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MY UNIQUE LINUX EXPERIENCE
Category: Tech
Tuesday, January 10th, 2006 @ 06:31 pm
Posted By xerxes7
Poking around, it seems that the tech department is a little underserved around here lately, That (and a phonecall from our webmaster) is why I'm going to talk about the results of my making the big switch a little while ago. This is going to be long. It might not be all that fun. But apparently it's something that's needed. So here we go with Part 1.

See, awhile back the li'l miss's win98 box was starting to act kind of spotty. So, we did what one does in that situation and reinstalled windows and went on with things. Except that somewhere in the process a seed of an idea was planted. Maybe it was time to switch to Linux. She wasn't disagreeable to the suggestion, so we burned up a live cd of Kubuntu (ed. Don't you mean Knoppix?) (x7. Probably.) and she checked it out. It was okay, but the bit of downtime suffered from the recent reinstall had left its scars and it was decided that there was no valid reason to go fixing something that wasn't broke. Months passed, nothing happened. End of chapter.

We moved to new digs, my box (also win98) fell by the distant wayside and eventually summer came around. Summer is a slow time for a chef and boredom and curiosity got the best of me. We talked it over and she okayed the switch to Linux so long as she would have her computer up and running within a day or so. New disc burned. Conversion ready.

Now, there's always talk at nerd sites about whether or not something will pass the mom test. For those of you who don't know, the mom test involves how many drinks it takes for your mom to work up to a frothy lather. Wait. Different test altogether. The mom test is basically how much difficulty "your mom" would have using a given bit of tech, given the idea that "your mom" isn't very tech savvy. In all of this "mom test" stuff, there's always talk about whether Linux is ready based on this test. Now, I'm not about to actually subject my mom to this test, but I can pretty well imagine how things would go with the install of Kubuntu.

It wouldn't go well. But then, I don't think that a Windows install would stand any more of a chance. For me, it was pretty painless. I don't recall having to answer any difficult questions. I set up a partition for Kubuntu (cake). It prompted me about a swap partition (likewise cake). I went ahead and gave a partition for a win2k partition that would be coming (just in case) (also, cake). After that, it kind of took care of itself I believe. This was almost half a year ago. Also, (cue violins and turn on the waterworks) a hurricane kind of destroyed my city and I've since moved to a new town and had all kinds of weird experiences. I hope you'll forgive me if I don't recall every single step of the process.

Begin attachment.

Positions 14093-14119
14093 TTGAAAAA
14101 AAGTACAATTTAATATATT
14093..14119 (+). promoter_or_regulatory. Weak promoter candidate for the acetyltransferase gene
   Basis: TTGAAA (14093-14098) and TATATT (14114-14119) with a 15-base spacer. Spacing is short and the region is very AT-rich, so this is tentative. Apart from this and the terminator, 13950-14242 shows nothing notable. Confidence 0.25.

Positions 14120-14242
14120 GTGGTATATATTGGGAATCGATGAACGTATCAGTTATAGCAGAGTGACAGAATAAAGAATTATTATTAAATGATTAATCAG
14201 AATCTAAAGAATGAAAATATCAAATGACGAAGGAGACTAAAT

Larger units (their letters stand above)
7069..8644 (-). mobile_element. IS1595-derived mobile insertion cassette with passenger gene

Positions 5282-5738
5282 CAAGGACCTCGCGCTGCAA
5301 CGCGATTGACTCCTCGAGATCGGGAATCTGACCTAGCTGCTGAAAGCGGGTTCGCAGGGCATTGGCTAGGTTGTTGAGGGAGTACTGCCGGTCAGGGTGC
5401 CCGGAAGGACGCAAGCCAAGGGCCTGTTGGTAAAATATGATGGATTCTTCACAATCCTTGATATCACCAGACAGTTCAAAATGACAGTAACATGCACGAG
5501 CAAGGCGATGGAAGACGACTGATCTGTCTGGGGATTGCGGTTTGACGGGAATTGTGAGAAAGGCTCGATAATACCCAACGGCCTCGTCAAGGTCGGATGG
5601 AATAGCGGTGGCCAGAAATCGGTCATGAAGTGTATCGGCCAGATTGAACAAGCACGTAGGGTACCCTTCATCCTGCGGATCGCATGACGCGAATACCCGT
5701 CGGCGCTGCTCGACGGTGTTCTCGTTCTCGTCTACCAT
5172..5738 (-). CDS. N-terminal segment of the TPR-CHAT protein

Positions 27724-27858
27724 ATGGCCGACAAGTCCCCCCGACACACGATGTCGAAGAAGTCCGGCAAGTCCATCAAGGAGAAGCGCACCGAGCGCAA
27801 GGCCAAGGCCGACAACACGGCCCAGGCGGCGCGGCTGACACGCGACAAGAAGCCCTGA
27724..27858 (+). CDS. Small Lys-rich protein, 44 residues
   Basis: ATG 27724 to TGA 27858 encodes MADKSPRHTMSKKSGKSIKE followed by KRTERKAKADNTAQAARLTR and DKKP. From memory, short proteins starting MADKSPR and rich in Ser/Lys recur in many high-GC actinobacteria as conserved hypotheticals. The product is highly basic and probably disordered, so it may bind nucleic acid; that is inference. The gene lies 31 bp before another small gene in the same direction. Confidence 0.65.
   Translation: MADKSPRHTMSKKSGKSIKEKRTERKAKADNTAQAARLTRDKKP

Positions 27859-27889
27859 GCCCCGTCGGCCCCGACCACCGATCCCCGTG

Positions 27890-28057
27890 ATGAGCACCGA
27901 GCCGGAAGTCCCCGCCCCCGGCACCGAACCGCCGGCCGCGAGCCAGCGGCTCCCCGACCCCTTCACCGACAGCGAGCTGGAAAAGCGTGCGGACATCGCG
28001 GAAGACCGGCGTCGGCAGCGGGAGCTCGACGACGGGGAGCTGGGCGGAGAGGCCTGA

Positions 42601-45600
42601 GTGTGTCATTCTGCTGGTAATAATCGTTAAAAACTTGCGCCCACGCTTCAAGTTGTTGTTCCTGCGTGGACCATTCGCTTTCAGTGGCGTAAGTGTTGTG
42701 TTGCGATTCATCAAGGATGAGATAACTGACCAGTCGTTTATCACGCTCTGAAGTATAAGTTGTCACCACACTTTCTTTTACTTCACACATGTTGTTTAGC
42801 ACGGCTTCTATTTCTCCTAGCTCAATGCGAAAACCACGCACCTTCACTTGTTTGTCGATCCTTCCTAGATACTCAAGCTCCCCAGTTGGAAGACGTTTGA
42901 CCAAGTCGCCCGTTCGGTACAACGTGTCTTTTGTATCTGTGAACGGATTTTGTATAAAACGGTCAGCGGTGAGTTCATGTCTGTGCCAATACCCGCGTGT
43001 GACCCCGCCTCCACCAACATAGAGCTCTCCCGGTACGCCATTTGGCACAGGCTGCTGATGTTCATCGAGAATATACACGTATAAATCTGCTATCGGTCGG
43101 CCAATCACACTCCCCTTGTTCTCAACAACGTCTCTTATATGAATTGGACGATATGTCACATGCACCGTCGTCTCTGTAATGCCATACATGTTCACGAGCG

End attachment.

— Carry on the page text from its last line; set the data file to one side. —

So Kubuntu was up and running. Internet happened very quickly and automagically. A quick phone call to H.Q. and I learned about kynaptic and got crazy with getting things I wanted like firefox and xmms and the almighty gimp. I believe that Open Office was already installed, so aside from gaming we were right back to where we started before the switch happened. We had an internet terminal that played mp3s and allowed us to work on papers and such. Later that day, momma got home. Not "mom". Momma. La chicita. She who owns the computer and must be pleased as regards changes made to it.

Having played with Kubuntu (ed. *ahem*)(x7. Knoppix. Oops.) as a live distro, she didn't findherself to be on mars or anything. In fact, she was now pretty happy because she was free to finally make permanent changes to the interface. A little bit of experimenting yielded the right way to change the wallpaper, and she was fairly impressed with the amount of artistic freedom available to change just about any damned thing she pleased about the gui. She hopped online to make sure it was still there, opened an old resume, and listened to a song. Everything worked. Everything was fine. There was peace in the valley and a chorus of angels sang while our hero rode off into the sunset.

So ends the first part of the engaging story of how my house switched to a Linux-only house. Please check back in what will probably be a week for Part Two, in which I will discuss what minor problems did come up and how well the experience of the Linux desktop fared under a woefully undiscussed usability test.

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Comments

NAME: scott
Friday, January 13th, 2006 @ 06:26 pm
Coming in part 2, friend.


NAME: brent
Thursday, January 12th, 2006 @ 06:06 pm
This sounds like a smoother transition than I've ever heard. Are you sure you're not covering up any lumpy detail or spats?


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